This article is adapted from Plain Theology for Plain People by Charles Octavius Boothe (Lexham, 2017).
Walter R. Strickland II and Lexham Press brought Plain Theology back into print for the first time since its original publication. In the excerpt below, from his introduction, Strickland lists several reasons why it was important to bring this volume to light again, and how it benefits believers and the church even today:
Plain Theology for Plain People destroys reductionist stereotypes of black faith. Many are unfamiliar with the African American theological heritage because of its limited corpus. Black Christianity is largely an oral tradition, and its written resources have been obscured by racial bias. Today, as in Boothe’s time, many tend to caricature black Christian faith as merely “religious feeling and fervor.”
Plain Theology for Plain People shows black evangelicals that they belong in the broad evangelical tradition. Many thoughtful black Christians—often educated in evangelical universities and seminaries—have an enduring sense of homelessness in the evangelical tradition. Their ancestors are seldom, if ever, included as contributors to Evangelicalism. Boothe offers a window into an underexplored vista of theological expression. Black evangelicals have equal claim to the evangelical tradition—even though evangelicals have historically muted their voice.
Plain Theology for Plain People requires evangelicals to engage non-white theological voices. Because evangelical biblical and theological studies have excluded the voices of racial minorities, evangelical theology is shaped by the concerns of the dominant culture. Unfortunately, white evangelicals only hear minority evangelicals’ theology if it echoes white evangelical voices.
Unity in Christ demands an openness to collaboration and to mutual sharpening in the theological task. Evangelicals often presume that the task of theology is merely to comprehend God. But the goal of theology is wisdom—a lived demonstration of knowing God. God, not context, has ultimate authority, and yet wisdom demands understanding the context in which Christians live and God works.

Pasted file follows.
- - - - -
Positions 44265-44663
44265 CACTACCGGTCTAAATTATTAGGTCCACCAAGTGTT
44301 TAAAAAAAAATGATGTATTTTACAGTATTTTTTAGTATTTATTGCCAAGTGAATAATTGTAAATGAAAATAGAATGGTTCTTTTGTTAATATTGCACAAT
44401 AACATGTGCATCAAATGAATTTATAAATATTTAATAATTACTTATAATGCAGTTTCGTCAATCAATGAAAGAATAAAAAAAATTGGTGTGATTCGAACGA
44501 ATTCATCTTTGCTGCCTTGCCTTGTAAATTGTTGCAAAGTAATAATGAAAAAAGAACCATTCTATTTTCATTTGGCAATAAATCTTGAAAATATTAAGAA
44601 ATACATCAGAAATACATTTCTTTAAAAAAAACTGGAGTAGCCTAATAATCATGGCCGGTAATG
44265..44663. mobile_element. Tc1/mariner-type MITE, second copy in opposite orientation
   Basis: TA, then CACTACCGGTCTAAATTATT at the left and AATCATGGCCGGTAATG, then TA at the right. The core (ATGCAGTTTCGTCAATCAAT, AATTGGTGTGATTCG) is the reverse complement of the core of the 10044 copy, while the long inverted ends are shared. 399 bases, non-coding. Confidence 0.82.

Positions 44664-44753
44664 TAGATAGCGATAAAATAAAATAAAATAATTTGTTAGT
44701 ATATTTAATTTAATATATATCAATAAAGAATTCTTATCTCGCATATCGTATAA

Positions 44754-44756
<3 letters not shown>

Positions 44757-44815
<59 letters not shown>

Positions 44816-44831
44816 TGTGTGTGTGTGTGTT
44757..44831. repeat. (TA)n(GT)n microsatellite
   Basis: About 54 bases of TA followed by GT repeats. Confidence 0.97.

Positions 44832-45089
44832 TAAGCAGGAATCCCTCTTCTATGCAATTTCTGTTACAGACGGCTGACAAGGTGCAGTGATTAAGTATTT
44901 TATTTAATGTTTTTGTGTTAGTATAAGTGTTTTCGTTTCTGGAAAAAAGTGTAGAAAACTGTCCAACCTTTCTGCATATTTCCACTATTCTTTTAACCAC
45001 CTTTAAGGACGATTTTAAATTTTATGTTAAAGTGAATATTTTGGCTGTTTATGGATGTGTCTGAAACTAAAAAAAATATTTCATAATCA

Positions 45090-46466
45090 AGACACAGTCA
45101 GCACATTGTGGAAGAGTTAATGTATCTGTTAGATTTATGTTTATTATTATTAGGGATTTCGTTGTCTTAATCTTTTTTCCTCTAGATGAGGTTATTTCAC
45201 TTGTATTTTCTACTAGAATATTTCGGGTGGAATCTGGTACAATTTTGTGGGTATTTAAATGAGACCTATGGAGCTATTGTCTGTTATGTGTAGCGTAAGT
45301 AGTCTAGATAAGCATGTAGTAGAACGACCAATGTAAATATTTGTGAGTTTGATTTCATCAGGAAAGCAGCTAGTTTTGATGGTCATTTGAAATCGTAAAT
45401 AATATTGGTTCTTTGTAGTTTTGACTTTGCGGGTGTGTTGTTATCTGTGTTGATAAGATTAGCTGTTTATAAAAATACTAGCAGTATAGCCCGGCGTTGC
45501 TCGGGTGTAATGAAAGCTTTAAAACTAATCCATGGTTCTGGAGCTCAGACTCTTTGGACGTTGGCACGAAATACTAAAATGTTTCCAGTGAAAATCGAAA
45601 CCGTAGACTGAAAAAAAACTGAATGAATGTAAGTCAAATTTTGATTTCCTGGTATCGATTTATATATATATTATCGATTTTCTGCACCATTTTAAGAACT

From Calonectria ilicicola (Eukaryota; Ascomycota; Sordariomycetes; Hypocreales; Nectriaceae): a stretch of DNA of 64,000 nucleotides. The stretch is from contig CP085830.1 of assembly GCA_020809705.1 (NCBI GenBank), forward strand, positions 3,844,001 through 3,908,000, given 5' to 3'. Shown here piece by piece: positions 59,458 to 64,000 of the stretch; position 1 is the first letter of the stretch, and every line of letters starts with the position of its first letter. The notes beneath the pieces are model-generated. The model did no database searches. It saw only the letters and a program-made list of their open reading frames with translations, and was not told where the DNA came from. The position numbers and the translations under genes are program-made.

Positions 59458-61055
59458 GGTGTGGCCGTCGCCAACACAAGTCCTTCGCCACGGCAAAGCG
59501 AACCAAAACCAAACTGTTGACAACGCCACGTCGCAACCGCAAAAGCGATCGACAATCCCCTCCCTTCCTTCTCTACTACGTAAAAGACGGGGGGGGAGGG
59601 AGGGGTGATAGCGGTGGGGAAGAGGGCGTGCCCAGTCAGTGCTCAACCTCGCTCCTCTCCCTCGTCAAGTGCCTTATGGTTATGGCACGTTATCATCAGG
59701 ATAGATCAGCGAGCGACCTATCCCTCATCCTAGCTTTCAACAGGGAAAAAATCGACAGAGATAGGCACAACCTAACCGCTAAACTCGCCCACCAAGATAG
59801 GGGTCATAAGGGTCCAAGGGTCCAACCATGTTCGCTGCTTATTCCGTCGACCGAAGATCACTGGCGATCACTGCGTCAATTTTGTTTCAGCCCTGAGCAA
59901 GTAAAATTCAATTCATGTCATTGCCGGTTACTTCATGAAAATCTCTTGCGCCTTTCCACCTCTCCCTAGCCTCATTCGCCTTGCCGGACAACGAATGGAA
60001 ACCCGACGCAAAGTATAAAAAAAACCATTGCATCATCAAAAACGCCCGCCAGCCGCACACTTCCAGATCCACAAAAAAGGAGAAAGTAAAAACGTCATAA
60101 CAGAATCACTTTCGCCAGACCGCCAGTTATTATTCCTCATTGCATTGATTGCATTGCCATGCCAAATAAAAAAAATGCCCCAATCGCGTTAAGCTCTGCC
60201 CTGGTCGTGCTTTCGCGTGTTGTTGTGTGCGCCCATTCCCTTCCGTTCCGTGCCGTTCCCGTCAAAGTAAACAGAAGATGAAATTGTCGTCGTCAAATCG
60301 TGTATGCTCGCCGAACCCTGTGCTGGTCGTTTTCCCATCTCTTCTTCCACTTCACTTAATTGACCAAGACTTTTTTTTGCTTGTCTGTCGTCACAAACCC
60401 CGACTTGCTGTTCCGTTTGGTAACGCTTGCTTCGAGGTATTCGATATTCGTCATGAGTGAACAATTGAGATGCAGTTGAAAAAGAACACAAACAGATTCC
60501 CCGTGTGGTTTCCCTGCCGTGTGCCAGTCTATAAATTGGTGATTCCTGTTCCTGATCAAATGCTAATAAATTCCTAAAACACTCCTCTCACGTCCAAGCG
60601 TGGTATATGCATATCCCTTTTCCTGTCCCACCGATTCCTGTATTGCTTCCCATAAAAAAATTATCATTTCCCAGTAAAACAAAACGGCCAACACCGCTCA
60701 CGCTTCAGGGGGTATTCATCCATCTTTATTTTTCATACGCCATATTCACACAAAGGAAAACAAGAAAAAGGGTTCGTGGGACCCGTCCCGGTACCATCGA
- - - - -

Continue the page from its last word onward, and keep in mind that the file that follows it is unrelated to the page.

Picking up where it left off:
Christians need Christians from different cultural, historical, and socio-economic contexts to develop wisdom. Boothe grappled with God’s relation to late-nineteenth-century black life—including economic disenfranchisement, lynching terror, and legal segregation. Chronological and cultural distance allows readers today to see how Boothe embodied divine wisdom in his context. As a result, believers are encouraged by God’s actions in the past: the Lord God is faithful in every circumstance.
Plain Theology for Plain People exemplifies how the Bible informs Christian doctrine. Systematic theologians continually fight the temptation to conform Scripture to a theological system (be it Reformed Theology, Liberation Theology, or Neo-Orthodox Theology). While every theological paradigm ought to be based on Scripture, not every verse fits neatly into a system. With his audience in mind, Boothe reinforces the sufficiency of Scripture by giving an organized account of how Scripture informs Christian doctrine. Through his biblical centrality Boothe circumvents the theological skirmishes of the academy. Like Boothe, theologians today must make the lofty ideas of theology plain to common Christians.